This story appears in the June 3 print edition of Transport Topics.
The federal government is trying once again to eliminate the requirement that nearly all trucking companies submit quarterly financial data to the Federal Motor Carrier Safety Administration, calling the requirement “outdated” and unnecessary.
FMCSA tried to do away with the regulation last year through an expedited regulatory process, but after a transportation consulting group objected, FMCSA could no longer use the expedited process, it said.
“The financial information collected does not support any of FMCSA’s regulatory functions, and eliminating the requirement will have no impact on motor carrier safety,” the agency said in a May 24 statement announcing that it had published a proposal that day in the Federal Register to do away with the mandate.
The requirement is an artifact from a time when the federal government’s main concern in regulating trucking was economic in nature. Since the industry’s deregulation in the early 1980s, the regulatory environment has shifted toward safety.
For-hire carriers with more than $10 million in annual revenue must file the quarterly reports, which detail operating expenses, revenue and other basic statistics. Carriers with $3 million to $10 million in revenue must do it annually while those that make less than $3 million are exempt.
Bus companies must also file the reports.
But in June 2012, FMCSA published a “direct final rule” to rescind the requirement. The process allowed public input, but FMCSA said the change would become final if no one objected to it.
SJ Consulting Group Inc., which gathers and publishes data on transportation companies, filed the sole objection. The company said in its comment that it relies on those reports, which it gathers by filing public records requests, for the industry data that it publishes.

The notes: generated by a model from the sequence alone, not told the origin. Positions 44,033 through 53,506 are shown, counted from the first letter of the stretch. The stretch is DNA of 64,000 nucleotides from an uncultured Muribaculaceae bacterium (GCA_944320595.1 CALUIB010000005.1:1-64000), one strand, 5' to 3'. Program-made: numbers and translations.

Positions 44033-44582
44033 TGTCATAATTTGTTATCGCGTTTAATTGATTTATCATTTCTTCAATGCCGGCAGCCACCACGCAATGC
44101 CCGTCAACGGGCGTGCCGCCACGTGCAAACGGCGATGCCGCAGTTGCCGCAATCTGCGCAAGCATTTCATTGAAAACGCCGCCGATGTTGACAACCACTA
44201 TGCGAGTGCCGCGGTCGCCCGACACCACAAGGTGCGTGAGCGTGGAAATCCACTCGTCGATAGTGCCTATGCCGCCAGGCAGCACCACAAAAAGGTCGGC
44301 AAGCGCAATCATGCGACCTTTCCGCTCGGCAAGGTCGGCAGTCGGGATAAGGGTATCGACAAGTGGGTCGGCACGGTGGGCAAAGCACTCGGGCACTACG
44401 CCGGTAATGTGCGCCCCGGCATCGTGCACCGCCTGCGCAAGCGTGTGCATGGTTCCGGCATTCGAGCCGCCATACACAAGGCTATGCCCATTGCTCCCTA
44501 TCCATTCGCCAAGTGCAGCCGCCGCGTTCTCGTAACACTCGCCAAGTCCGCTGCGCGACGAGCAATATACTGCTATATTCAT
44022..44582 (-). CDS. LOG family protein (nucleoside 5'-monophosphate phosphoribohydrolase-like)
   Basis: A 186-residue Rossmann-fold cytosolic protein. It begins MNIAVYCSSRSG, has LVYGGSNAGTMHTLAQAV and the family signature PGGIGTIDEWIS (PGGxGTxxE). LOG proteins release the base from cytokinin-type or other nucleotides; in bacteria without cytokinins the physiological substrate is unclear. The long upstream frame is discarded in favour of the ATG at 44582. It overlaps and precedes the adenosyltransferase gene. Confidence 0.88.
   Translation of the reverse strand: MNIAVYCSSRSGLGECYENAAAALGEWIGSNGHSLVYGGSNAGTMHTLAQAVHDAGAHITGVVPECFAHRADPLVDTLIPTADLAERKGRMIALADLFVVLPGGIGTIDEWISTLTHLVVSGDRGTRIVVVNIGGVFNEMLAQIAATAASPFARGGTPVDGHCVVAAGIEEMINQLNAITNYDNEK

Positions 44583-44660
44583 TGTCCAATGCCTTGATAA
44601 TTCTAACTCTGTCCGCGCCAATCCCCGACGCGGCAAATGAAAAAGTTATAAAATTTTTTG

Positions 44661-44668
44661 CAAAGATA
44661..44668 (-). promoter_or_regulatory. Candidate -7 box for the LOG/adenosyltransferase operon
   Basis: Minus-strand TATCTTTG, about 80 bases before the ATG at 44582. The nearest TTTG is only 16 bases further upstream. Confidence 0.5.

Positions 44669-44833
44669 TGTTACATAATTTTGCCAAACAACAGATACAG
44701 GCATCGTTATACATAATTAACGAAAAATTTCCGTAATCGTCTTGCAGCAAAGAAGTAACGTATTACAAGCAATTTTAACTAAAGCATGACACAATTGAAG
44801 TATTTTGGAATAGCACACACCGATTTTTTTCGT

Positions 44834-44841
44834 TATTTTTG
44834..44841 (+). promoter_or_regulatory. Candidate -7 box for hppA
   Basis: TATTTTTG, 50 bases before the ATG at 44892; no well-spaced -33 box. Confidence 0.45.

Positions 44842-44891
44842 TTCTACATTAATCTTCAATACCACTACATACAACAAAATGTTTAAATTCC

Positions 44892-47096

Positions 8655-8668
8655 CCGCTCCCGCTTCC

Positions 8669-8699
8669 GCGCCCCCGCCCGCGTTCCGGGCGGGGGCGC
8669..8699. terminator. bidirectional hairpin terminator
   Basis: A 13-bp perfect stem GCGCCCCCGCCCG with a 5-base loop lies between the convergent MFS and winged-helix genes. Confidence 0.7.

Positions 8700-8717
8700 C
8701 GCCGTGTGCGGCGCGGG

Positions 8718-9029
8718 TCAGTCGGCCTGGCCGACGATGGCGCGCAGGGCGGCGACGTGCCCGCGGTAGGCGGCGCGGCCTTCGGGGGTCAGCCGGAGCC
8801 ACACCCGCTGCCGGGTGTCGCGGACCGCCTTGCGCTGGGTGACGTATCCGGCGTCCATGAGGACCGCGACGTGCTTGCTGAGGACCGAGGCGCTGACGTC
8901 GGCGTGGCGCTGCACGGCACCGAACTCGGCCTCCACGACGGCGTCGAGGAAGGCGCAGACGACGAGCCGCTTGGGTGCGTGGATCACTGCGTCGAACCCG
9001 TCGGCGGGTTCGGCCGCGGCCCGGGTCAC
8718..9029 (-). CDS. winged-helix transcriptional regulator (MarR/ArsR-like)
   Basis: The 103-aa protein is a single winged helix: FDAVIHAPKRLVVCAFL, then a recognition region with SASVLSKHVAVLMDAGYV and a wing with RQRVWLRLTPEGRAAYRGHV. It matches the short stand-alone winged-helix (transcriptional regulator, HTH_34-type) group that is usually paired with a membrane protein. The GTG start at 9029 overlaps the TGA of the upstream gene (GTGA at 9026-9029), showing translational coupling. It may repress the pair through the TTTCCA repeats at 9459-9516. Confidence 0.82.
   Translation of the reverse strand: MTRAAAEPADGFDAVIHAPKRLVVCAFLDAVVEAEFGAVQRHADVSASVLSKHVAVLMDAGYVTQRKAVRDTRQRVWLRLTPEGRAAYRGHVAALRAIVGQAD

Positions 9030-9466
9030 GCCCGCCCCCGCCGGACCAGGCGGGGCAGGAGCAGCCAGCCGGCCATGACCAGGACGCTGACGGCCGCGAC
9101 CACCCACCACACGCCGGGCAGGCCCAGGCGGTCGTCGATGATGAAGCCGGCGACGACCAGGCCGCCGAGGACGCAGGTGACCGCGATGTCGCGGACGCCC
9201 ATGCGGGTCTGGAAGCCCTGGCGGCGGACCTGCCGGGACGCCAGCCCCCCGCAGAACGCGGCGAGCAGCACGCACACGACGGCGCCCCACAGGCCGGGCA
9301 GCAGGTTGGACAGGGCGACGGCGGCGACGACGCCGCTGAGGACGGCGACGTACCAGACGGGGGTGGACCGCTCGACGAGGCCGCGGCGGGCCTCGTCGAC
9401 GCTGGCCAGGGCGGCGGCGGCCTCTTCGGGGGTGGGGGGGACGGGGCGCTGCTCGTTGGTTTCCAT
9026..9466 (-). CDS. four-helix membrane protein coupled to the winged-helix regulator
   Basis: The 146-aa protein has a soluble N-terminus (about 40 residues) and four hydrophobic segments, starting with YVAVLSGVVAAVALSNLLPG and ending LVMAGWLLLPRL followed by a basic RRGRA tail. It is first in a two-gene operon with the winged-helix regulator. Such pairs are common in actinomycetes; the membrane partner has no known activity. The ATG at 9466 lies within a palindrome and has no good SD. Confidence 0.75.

“People rely on that extensively to understand what’s going on in the industry and how the customers’ needs are being met,” Satish Jindel, SJ’s president, told Transport Topics.
“You’ve got so many private companies that make up the whole transportation sector. You’ve got Congress and the administration saying how much transportation is an essential component to our economic recovery. They fail to understand the data that’s available through this requirement,” Jindel said of the quarterly reports.
The reports could be made more useful and easier to file, Jindel said. They could be filed completely electronically, and if they gathered more data about carrier operations, they could provide government and private-sector groups with useful information about the trucking industry.
Furthermore, FMCSA is unreliable in how it enforces the reporting requirement, and many reports are missing, Jindel said.
“The reason they’re not using it is because you’re not making it easy for them to get it,” he said. “And you’re not doing a good job of collecting it.”
While FMCSA recognized that it is obligated to take SJ’s comment into account, it did not give much credit to the objection.
“Although FMCSA considered SJ Consulting’s comment adverse for the direct final rule, it continues to believe the quarterly financial reporting requirements . . . can be eliminated without an adverse impact on safety,” the agency said in its recent proposal.
FMCSA does not use the data to further its mission of increasing highway safety, it said. It only gathers the data and makes it available to people who file public records requests for it.
Bob Costello, chief economist with American Trucking Associations, said that if the agency is not using the data, there’s no reason to keep collecting it.
“While it’s not a huge regulatory burden, they’re not doing anything with the data, so the fleets shouldn’t have to submit it,” Costello said.
Since the quarterly reports are so brief, FMCSA estimated the financial burden of filing them is $9,900 for the trucking and bus industries.
FMCSA said the regulation is part of an effort to reduce unnecessary regulations, launched in 2011 by President Obama. Under that initiative, FMCSA also has eliminated the requirement that drivers report out-of-state convictions to their home state and proposed eliminating the mandate that drivers file daily reports about their vehicles’ conditions when no defects are found.